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Peony Ants

More from the summer vacation archives:

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Do you know why ants sit on peony buds?

5 thoughts on “Peony Ants

  1. r. gerrit vanderwest

    Many species of ants engage in a patrolling or guarding behavior on plants, usually in relation to an ant-plant mutualism, wherein two unrelated species are involved in a mutually beneficial relationship. In this case the ants receive the benefit of a sugar-rich substance they consume, while the plants receive the benefit of having the protection of the ants agianst potential herbivores. The species in the photograph, formica fusca (or related ssp.), commonly patrols certain plant sites within its territory, driving off competitors and herbivores (primarily caterpillars), thus monopolizing the peony secretions as a food source while simultaneously benefitting the plant.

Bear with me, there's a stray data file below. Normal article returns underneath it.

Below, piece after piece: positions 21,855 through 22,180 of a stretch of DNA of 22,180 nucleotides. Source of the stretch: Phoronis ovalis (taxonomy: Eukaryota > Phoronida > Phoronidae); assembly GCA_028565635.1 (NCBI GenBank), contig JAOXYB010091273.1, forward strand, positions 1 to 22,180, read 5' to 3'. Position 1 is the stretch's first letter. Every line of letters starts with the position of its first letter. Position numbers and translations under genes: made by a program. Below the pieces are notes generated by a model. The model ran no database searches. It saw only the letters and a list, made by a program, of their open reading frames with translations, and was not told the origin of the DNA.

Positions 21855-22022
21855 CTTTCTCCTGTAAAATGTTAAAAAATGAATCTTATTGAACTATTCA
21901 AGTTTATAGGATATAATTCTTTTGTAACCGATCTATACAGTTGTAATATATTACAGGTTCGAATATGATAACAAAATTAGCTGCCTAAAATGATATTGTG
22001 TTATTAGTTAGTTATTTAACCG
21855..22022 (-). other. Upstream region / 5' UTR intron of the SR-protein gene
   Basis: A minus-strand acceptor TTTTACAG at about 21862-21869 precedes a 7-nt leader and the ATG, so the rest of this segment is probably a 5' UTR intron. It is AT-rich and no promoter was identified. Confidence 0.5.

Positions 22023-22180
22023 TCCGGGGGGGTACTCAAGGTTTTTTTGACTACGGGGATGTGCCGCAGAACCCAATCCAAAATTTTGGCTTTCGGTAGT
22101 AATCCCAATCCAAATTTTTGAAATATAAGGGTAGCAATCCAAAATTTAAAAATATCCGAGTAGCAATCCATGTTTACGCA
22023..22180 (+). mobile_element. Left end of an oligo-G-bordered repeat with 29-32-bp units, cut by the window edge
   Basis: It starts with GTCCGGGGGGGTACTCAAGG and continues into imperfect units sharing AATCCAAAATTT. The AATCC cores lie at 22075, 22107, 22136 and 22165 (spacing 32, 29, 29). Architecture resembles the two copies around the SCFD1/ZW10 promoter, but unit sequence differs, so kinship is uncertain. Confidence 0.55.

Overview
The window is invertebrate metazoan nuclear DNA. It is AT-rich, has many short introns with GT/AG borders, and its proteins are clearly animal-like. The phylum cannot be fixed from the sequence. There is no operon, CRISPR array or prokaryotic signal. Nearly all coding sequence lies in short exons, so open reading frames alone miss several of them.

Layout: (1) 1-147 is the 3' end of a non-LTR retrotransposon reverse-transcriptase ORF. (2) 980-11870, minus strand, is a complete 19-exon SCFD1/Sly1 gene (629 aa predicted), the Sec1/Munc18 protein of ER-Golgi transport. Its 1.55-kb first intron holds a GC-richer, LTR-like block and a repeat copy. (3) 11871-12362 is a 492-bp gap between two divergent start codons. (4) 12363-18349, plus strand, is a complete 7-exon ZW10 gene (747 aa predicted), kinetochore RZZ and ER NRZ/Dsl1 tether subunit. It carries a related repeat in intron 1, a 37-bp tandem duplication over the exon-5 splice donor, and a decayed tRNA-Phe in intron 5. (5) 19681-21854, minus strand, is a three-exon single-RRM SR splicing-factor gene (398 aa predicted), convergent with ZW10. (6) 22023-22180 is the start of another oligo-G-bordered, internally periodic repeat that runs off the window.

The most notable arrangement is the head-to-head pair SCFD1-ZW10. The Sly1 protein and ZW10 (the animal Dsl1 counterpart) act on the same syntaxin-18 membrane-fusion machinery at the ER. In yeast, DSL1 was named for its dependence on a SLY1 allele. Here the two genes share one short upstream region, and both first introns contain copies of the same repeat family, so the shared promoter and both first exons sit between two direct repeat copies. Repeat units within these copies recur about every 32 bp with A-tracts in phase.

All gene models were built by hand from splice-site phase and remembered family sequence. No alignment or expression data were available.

2. Roberta

    Yes, I would agree that is what the ants are up to. The relationships between ants and plants are so fascinating.

  3. Roberta

    Hey, do you know whether the peonies have actual structures that produce the sugar-rich substances?

  4. Karen

    Did you take those pics while in NY? They are beautiful. Nothing prettier than a peony and nothing more annoying to us non-ant lovers than bringing inside a whole bouquet of peonies full of ants! Only takes once to learn that lesson for a lifetime!

  5. Roberta

    I did take those while on vacation in NY. And btw, the peonies would not be as lovely if the ants weren't keeping away all the pests that eat them.

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